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Friday’s jobs report came in strong: The US economy added 261,000 new jobs in October, beating analysts’ expectations of 200,000, even as unemployment rose to 3.7%.
But don’t let the job boom lull you into a false sense of job security. Reduction of jobs and interruptions in recruitment they are beginning to spread in the technology sector, which is home to some of the most valuable companies in the world. This is bad news for the economy as a whole.
What’s happening: Tech companies are announcing an alarming number of layoffs and hiring freezes.
▸ Amazon ( AMZN ) announced on Thursday that it is pausing in corporate hiring. “We expect this suspension to remain in place for the next few months, and we will continue to monitor what we are seeing in the economy and business to adjust as we feel makes sense,” wrote Beth Galetti, Senior Vice President and People Experience. In a memo to Amazon technology (AMZN) employees.
At the end of last month, Amazon forecast that its revenue for the holiday quarter would be weaker than analysts expected, sending its stock down sharply. Amazon shares are down more than 47% this year.
▸ Apple (AAPL) has reportedly instituted a hiring freeze in all areas except research and development. In a statement, Apple ( AAPL ) said it will continue to hire and is confident in its future, “but given the current economic environment, we are taking a very deliberate approach in some parts of the business.”
Like other tech companies, Apple is concerned about slower growth, higher interest rates and lower consumer spending during the holiday season. The Covid lockdowns in China are also affecting iPhone 14 production. Apple shares are down about 25% this year.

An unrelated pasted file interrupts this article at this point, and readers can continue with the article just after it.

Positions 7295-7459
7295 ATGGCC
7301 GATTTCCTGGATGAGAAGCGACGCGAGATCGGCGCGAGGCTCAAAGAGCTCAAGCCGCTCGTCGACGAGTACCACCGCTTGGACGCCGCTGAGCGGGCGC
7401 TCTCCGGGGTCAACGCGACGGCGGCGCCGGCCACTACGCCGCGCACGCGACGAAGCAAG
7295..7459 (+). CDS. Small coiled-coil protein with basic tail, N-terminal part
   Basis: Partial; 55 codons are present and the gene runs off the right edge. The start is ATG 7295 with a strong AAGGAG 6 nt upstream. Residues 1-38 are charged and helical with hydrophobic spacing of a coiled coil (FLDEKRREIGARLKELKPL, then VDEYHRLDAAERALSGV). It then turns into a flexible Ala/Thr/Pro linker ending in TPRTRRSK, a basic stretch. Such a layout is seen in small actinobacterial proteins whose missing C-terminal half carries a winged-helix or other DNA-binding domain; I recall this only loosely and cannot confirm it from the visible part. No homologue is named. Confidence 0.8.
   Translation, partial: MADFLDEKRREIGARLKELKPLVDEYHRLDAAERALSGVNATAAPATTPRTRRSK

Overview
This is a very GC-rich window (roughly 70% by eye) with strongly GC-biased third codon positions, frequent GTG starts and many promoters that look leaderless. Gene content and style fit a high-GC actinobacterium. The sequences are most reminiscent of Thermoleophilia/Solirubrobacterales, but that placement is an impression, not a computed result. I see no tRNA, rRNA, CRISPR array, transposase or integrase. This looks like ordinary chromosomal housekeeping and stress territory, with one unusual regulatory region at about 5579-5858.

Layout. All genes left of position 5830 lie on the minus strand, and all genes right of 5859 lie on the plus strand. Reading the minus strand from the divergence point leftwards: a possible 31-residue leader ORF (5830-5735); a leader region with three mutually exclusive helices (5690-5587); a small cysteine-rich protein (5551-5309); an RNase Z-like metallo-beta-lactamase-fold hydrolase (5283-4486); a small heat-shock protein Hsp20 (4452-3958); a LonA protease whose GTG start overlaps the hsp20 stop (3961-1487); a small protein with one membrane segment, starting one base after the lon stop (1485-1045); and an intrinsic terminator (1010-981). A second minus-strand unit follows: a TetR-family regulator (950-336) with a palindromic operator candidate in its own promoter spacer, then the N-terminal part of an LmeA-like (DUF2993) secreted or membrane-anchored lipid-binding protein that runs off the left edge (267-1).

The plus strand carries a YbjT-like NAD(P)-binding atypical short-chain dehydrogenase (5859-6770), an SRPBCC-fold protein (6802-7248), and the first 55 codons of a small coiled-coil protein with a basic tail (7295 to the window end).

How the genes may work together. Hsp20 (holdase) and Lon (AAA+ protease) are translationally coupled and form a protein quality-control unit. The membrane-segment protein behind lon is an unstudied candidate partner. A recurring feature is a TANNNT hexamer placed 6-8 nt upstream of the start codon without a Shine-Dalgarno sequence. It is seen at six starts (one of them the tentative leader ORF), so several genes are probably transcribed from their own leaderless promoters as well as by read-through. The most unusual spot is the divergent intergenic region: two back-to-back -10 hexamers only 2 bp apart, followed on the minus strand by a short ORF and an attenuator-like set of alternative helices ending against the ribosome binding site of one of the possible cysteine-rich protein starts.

▸ Meta plans to begin large-scale layoffs this week, the Wall Street Journal reported Sunday. The parent company of Facebook ( FB ), Instagram and WhatsApp could cut thousands of jobs from its 87,000 workforce, and an announcement could come as soon as Wednesday, according to the report.
▸ Lyft ( LYFT ) said last Thursday that it will lay off 13% of its workforce, or nearly 700 people, as it restructures its workforce amid rising inflation and recession fears. “We know today is going to be tough,” Lyft ( LYFT ) founders Logan Green and John Zimmer wrote in an employee memo obtained by CNN. “We are facing a possible recession next year and travel insurance costs are rising.”
In a filing announcing the layoffs, Lyft said it would likely pay $27 million to $32 million in restructuring costs. “We are not immune to the reality of inflation and a slowing economy,” Lyft’s founders wrote in a memo to employees. Shares of the car-sharing company are down nearly 70% this year.
▸ Online payments giant Stripe will lay off about 14 percent of its workforce, CEO Patrick Collison wrote in a memo to employees Thursday. “We were far too optimistic about near-term growth in the Internet economy in 2022 and 2023 and underestimated the likelihood and impact of a broader slowdown,” Collison wrote in the note. Last year, Stripe became the most valuable startup in the US, with a valuation of $95 billion.
Chim, a private fintech company, also announced that it will lay off 12% of its 1,300-strong workforce.